Facebook survives and thrives on data: all the bits and pieces it collects about you, your friends and all of the nearly 2 billion people who use it. In reality, all that content you read and find on Facebook isn’t free. You’re just not paying cash for it. Instead, you’re trading information for it, which some people are fine with, but if you’re reading this post, you’re probably wondering just how much they know about you. Thankfully, it’s possible to find out.

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Facebook has you pegged

Advertisers pay for more than just space on the social network; they also pay for access to all that data the company has collected on its users. Facebook has managed to boost the return on investment for its advertisers by ensuring that that their ads aren’t just going out into cyberspace alone to die. The way it does this is by matching their ads with the users who are most likely to be interested in whatever they are selling.

As such, the company has to pigeonhole users based on the content they’ve liked or shared, the groups they belong to, and various activities they do while on its network. As Facebook collects data, it enters users into categories such as Parents or those having a birthday in a particular month. The social network even collects information on the operating systems, devices, and even web browsers that are used by us.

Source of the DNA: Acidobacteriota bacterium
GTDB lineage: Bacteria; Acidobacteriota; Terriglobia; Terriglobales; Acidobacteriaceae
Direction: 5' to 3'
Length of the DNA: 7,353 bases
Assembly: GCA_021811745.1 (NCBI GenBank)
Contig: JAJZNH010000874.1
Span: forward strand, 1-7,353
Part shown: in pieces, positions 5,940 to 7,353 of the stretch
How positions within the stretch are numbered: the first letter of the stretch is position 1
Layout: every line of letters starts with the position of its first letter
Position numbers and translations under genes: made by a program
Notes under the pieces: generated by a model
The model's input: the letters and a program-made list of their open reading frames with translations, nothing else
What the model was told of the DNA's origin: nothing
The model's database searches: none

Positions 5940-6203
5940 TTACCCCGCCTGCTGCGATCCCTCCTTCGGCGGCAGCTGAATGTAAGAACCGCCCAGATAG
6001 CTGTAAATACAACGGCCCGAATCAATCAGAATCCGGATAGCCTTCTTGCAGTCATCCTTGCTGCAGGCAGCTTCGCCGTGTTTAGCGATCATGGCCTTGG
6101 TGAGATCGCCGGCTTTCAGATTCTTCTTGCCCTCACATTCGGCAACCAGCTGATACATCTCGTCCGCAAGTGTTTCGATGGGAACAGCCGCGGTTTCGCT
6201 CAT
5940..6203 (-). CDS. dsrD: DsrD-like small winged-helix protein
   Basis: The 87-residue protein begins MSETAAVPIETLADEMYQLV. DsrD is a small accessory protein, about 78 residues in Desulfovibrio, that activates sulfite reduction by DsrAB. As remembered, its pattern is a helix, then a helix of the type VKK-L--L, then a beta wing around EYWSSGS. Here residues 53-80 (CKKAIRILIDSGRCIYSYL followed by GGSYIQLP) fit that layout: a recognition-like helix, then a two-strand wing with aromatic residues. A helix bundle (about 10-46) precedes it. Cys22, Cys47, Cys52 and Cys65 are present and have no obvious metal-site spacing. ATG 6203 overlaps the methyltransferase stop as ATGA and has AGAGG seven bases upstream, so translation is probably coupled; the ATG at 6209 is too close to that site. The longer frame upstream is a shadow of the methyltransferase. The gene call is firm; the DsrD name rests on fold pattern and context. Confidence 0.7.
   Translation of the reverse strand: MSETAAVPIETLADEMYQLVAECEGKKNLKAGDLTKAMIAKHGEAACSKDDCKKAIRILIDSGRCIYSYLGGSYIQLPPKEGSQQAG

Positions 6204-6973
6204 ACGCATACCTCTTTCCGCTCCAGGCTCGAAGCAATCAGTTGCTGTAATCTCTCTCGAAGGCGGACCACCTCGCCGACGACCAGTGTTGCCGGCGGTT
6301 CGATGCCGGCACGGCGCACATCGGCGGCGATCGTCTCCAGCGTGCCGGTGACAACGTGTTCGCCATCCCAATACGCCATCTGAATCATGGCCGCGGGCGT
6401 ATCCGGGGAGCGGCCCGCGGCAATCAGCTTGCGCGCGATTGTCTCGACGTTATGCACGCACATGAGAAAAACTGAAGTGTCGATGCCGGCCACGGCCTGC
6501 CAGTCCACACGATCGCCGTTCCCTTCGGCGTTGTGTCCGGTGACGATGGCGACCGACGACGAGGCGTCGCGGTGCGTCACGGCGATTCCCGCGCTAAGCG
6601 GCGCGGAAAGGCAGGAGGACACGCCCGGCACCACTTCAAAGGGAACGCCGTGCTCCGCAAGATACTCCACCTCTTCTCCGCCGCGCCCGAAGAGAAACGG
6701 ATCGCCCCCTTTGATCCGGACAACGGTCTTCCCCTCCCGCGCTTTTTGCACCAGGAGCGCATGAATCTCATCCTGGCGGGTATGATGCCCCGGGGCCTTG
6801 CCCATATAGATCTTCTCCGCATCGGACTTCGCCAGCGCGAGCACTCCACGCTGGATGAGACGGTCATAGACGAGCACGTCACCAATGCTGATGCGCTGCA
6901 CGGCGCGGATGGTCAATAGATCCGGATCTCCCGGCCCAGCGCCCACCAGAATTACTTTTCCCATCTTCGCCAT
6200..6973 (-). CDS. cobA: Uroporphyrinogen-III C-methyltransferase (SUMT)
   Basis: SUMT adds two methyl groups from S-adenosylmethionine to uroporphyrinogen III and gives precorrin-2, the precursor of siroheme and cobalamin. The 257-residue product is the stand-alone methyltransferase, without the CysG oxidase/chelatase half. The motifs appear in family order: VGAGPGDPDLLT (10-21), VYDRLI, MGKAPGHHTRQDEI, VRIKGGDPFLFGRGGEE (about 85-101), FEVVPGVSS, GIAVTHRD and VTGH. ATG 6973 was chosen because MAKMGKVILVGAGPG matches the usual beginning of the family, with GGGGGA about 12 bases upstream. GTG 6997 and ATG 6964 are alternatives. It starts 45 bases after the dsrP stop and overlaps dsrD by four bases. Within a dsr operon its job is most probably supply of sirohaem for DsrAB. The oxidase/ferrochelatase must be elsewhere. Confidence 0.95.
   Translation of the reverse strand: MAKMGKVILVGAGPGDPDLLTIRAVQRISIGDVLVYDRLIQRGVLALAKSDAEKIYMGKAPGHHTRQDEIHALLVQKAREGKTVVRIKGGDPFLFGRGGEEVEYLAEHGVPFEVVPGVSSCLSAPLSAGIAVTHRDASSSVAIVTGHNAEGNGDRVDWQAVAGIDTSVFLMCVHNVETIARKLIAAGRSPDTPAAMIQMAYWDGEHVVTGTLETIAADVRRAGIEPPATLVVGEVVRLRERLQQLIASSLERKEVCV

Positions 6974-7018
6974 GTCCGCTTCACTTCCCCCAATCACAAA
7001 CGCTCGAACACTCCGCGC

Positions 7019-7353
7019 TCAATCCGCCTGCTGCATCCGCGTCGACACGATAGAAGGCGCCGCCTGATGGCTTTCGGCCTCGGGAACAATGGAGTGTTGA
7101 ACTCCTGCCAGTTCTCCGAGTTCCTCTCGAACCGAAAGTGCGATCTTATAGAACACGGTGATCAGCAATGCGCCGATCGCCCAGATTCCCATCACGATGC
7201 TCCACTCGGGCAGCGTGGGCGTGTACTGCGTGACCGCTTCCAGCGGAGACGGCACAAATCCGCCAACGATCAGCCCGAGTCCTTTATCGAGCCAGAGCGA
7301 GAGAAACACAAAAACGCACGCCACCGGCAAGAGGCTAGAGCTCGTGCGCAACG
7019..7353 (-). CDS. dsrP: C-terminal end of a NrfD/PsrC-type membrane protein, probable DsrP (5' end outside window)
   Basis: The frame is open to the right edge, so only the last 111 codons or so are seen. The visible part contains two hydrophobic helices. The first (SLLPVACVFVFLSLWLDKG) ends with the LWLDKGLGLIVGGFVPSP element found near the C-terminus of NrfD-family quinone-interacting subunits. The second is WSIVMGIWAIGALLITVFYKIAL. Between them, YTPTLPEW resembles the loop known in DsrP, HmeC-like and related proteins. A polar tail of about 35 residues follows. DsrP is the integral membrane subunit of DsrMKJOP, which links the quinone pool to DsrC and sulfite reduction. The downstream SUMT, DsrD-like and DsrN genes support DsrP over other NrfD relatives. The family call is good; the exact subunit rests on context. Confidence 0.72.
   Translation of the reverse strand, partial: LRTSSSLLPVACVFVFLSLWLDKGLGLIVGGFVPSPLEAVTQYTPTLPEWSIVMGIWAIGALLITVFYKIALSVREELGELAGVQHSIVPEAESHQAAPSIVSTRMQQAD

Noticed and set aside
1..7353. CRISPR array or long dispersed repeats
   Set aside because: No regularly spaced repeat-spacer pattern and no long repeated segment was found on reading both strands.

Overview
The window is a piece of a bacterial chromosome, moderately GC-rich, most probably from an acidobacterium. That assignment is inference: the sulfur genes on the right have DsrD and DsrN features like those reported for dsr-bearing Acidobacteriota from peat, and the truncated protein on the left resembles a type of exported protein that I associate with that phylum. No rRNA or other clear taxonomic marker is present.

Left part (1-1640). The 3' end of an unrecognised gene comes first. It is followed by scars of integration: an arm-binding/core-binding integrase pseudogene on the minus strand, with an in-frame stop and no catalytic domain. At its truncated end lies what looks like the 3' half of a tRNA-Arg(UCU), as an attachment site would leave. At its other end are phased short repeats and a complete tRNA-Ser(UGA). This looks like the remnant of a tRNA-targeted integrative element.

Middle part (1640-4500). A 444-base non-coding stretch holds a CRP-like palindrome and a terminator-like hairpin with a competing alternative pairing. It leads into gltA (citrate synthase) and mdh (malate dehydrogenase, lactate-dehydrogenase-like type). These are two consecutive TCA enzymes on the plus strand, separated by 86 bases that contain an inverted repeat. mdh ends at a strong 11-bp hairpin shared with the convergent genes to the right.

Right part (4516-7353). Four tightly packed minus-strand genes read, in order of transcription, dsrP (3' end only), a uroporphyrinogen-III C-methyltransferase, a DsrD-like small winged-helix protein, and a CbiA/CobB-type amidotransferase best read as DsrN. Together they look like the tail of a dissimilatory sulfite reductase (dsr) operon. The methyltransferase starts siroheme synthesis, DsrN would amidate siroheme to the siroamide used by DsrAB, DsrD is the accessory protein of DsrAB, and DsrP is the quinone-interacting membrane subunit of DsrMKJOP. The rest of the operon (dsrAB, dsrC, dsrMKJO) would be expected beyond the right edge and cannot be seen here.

So if you think it’s scary that the company wants to read your mind, perhaps what’s even scarier is that it already does, in a way.

How to see what Facebook has on you

Generally, we all go through life not even aware of what big companies know about us, and in Facebook’s case, this is certainly true, although it is possible to see some of what they know in your ad profile. You can find it at this link and then go to Your Information and then Your Categories to see where you’ve been pigeonholed.

You might be surprised to see how closely the social network has you pegged (or maybe not). For fun, you can try deleting all the categories, but all that does is cause the ads you see to become random rather than focused in those categories. You can also change your ad settings, but pretty much anything you do here will generally make the ads you see more random. The only thing you can do to stop seeing ads on Facebook is to stop using it.

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